Sound like someone you know? Probably, because the number people with this personality disorder doubled over the last 10 years just in the United States. Some refer to it as the Celebrity Epidemic, where outrageous, selfish behavior is rewarded with fame and money, while others blame it on the American emphasis on the importance of the individual. Still others think it is genetic, an inheritable trait that has always been prevalent but is now rampant because of lack of social consequences. Whatever the cause, the cult of self is thriving.

How do you spot a narcissist? First, remember narcissism is not an all-or-nothing disorder. It is a continuum, with some mild behaviors, such as always steering the conversation back to yourself, to more extreme forms, such as those who demean and torment you when no one is watching and then act simply darling in public. Extreme narcissistic behavior includes:

  • Comments that diminish, debase, or degrade someone else
  • Feelings of entitlement
  • Envy that tries to either take or spoil someone else’s pleasure
  • Lying, constantly about everything
  • Emotional manipulation
  • Constantly seeking to be the center of attention
  • Extreme defensiveness and sensitivity, especially about imagined insults
  • Lack of empathy
  • Will never admit to being wrong
  • Bragging and exaggerating achievements
  • Denial of any of the above behaviors

So what to do if you live or work with a narcissist?

Save yourself. Experts overwhelmingly say to leave any relationship where extreme narcissism is present. Most narcissists will never acknowledge they have a problem. It is always everyone else, not them. Getting a narcissist to see a counselor or doctor is nearly impossible, and even when they do, they seldom admit responsibility and so never change. Make your feelings known, but if the narcissist cannot understand or acknowledge your pain, then it’s time to move on.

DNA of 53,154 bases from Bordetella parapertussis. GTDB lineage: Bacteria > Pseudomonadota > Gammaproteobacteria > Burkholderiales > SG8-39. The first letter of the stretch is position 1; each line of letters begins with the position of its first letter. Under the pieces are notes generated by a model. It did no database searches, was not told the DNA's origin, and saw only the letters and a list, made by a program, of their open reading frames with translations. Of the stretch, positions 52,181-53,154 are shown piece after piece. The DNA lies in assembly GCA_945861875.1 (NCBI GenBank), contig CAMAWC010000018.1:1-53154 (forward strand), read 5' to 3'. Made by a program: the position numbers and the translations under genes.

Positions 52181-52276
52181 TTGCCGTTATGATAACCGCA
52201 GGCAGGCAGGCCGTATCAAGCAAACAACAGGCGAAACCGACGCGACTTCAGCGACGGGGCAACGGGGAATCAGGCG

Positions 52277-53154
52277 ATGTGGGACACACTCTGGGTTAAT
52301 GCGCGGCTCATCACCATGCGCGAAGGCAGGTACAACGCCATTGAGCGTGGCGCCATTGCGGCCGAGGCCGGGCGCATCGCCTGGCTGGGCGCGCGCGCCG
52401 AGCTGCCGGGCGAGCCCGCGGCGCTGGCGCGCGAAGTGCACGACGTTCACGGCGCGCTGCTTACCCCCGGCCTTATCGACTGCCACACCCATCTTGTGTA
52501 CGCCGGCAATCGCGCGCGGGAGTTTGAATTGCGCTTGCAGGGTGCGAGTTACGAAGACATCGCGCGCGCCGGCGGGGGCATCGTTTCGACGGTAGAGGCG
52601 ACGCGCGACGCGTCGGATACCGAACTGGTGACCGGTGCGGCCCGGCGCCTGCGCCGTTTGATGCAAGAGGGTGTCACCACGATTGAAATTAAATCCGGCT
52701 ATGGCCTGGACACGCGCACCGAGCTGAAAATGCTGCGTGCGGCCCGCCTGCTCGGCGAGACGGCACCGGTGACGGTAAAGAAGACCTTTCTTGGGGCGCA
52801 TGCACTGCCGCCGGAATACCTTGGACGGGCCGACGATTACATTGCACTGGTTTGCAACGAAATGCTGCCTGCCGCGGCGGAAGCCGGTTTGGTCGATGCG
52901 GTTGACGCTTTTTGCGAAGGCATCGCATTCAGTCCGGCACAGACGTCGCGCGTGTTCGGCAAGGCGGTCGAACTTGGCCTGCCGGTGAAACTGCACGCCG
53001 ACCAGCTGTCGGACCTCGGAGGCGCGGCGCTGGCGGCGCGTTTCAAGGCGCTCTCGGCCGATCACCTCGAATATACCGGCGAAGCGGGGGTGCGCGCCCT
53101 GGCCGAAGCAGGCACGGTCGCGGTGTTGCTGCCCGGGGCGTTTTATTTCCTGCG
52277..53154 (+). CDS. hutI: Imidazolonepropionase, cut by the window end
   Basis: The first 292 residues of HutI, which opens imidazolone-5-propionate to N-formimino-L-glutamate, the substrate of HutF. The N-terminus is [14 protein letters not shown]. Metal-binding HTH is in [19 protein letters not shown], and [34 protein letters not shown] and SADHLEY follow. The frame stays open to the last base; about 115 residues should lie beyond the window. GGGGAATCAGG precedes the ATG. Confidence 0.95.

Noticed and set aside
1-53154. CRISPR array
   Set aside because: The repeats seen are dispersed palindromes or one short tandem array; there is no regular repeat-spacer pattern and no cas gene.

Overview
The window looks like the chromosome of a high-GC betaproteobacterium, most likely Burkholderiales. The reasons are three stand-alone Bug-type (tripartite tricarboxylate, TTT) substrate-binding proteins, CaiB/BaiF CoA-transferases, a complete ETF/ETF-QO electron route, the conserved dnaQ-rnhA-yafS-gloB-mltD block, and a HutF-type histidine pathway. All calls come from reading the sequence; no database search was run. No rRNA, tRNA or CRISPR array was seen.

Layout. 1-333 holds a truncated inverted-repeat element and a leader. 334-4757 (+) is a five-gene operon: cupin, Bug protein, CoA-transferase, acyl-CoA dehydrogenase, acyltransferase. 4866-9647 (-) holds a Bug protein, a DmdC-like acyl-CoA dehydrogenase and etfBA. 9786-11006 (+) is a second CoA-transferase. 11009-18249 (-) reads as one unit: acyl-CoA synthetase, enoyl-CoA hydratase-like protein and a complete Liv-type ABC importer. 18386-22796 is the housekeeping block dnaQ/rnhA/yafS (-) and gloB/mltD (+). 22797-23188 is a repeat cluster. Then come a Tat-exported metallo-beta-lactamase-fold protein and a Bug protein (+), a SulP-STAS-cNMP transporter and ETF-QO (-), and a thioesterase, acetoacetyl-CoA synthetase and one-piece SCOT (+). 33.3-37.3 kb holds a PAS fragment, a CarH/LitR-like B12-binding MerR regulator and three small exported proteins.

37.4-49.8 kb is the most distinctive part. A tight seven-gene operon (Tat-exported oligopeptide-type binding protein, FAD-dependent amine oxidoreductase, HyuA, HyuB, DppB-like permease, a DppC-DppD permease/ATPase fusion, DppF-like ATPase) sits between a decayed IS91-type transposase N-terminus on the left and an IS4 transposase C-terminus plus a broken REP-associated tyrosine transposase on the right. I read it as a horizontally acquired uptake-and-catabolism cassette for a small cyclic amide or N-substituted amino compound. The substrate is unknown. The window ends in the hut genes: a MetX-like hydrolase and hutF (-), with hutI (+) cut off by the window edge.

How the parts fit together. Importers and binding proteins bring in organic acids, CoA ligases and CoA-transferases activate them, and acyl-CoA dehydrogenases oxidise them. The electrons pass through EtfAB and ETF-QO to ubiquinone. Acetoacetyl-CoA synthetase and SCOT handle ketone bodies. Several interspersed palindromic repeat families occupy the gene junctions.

Here are some resources to help you deal with the narcissist in your life.

 

 

Jacket.aspxThe narcissism epidemic : living in the age of entitlement / Jean M. Twenge, PhD and W. Keith Campbell, PhD

 

 

Jacket.aspxThe mirror effect : how celebrity narcissism is seducing America / Drew Pinsky and S. Mark Young with Jill Stern

 

 

Downloadable Audiobooks

 

 

 

 

 

 

Jacket.aspxWill I ever be free of you? : how to navigate a high-conflict divorce from a narcissist, and heal your family / Karyl McBride

How to Spot a Bully in the Workplace and What to Do About It

Do any of these things sound familiar?

  • Someone falsely accuses you or one of your coworkers of making errors
  • You have been subjected to stares, glares and other nonverbal intimidation tactics
  • Someone at work refuses to speak to you
  • A coworker exhibits a wide-range of mood swings, including yelling and throwing tantrums
  • A coworker thinks the rules don’t apply to him
  • Someone at work is harshly and constantly criticizing you, disregarding any satisfactory or exemplary work you do

If you have witnessed or been subjected to any of these behaviors, then you have a bully in your workplace.

Jacket.aspxAccording to Gary and Ruth Namie, authors of The Bully-Free Workplace, bullying in the workplace is fairly common. Nearly half of all Americans have either witnessed bullying at work or been the target of a workplace bully.

The big question, the Namies assert, is not why bullying happens (the reasons are many) but what can be done about it. And the answer is fairly simple: There must be consequences for those who are bullies.

Turning the other cheek does not work. Mediation does not work. Anger management does not work. These traditional methods of dealing with workplace conflict are not effective because bullies thrive on exploiting any perceived weaknesses in their targets.

Walking away makes the bully think you fear him. Forcing a target of bullying to sit across the table from his tormentor in a mediation session gives the bully power because he is usually able to make it seem that the target is the problem. The target is portrayed by the bully as being too sensitive, or incompetent, or having no sense of humor. The mediation is actually a reward for the bully, who gets to portray his target as weak before their supervisors. And anger management presupposes that the bully is likely and able to change his behaviors, something not borne out by numerous studies on the subject.